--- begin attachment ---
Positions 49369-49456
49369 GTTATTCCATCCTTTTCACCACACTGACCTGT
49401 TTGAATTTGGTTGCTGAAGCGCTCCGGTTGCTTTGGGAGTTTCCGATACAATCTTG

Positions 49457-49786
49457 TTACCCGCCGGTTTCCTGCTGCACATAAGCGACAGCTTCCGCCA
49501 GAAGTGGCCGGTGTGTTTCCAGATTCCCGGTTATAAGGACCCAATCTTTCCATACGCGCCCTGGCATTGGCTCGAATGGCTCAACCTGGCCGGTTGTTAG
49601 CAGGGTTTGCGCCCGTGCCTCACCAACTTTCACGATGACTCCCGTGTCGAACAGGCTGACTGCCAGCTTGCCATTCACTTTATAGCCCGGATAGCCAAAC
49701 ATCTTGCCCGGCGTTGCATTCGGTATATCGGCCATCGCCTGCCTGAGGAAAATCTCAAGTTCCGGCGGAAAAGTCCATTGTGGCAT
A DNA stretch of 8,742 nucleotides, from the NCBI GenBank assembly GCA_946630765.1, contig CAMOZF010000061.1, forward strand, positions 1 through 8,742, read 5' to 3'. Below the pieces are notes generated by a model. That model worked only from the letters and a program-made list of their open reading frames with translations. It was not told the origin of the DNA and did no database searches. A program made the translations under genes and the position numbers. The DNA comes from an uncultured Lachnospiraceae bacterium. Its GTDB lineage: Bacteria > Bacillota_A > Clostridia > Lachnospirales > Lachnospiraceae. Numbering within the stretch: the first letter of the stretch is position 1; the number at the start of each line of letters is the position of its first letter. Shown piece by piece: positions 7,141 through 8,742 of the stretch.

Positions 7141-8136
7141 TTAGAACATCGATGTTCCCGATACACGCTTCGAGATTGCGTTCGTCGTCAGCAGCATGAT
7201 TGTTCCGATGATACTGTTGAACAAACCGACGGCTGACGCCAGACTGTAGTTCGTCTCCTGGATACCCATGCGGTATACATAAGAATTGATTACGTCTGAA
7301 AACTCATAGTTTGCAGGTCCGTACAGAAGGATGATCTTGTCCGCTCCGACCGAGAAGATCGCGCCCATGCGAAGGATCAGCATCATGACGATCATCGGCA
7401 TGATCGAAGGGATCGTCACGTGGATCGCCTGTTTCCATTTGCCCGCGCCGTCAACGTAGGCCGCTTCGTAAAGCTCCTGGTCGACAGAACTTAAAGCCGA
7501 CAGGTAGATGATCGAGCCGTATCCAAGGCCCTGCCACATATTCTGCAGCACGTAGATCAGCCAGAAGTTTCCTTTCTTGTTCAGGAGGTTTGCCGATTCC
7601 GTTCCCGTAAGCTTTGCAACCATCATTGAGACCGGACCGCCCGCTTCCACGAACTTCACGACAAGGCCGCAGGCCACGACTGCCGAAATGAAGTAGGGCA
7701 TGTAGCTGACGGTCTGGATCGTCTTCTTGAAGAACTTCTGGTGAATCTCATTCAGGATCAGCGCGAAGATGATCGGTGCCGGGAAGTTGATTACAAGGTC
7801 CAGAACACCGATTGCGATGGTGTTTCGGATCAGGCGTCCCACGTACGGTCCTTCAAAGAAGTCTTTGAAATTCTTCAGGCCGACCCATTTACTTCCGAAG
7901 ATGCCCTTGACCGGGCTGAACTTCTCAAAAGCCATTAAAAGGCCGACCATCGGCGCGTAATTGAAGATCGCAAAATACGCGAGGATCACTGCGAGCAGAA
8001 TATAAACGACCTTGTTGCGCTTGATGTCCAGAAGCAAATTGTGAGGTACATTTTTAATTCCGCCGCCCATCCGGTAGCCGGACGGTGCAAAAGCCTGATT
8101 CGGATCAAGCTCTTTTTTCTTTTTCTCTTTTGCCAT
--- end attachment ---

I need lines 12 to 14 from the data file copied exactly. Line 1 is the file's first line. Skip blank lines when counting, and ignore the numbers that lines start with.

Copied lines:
7201 TGTTCCGATGATACTGTTGAACAAACCGACGGCTGACGCCAGACTGTAGTTCGTCTCCTGGATACCCATGCGGTATACATAAGAATTGATTACGTCTGAA
7301 AACTCATAGTTTGCAGGTCCGTACAGAAGGATGATCTTGTCCGCTCCGACCGAGAAGATCGCGCCCATGCGAAGGATCAGCATCATGACGATCATCGGCA
7401 TGATCGAAGGGATCGTCACGTGGATCGCCTGTTTCCATTTGCCCGCGCCGTCAACGTAGGCCGCTTCGTAAAGCTCCTGGTCGACAGAACTTAAAGCCGA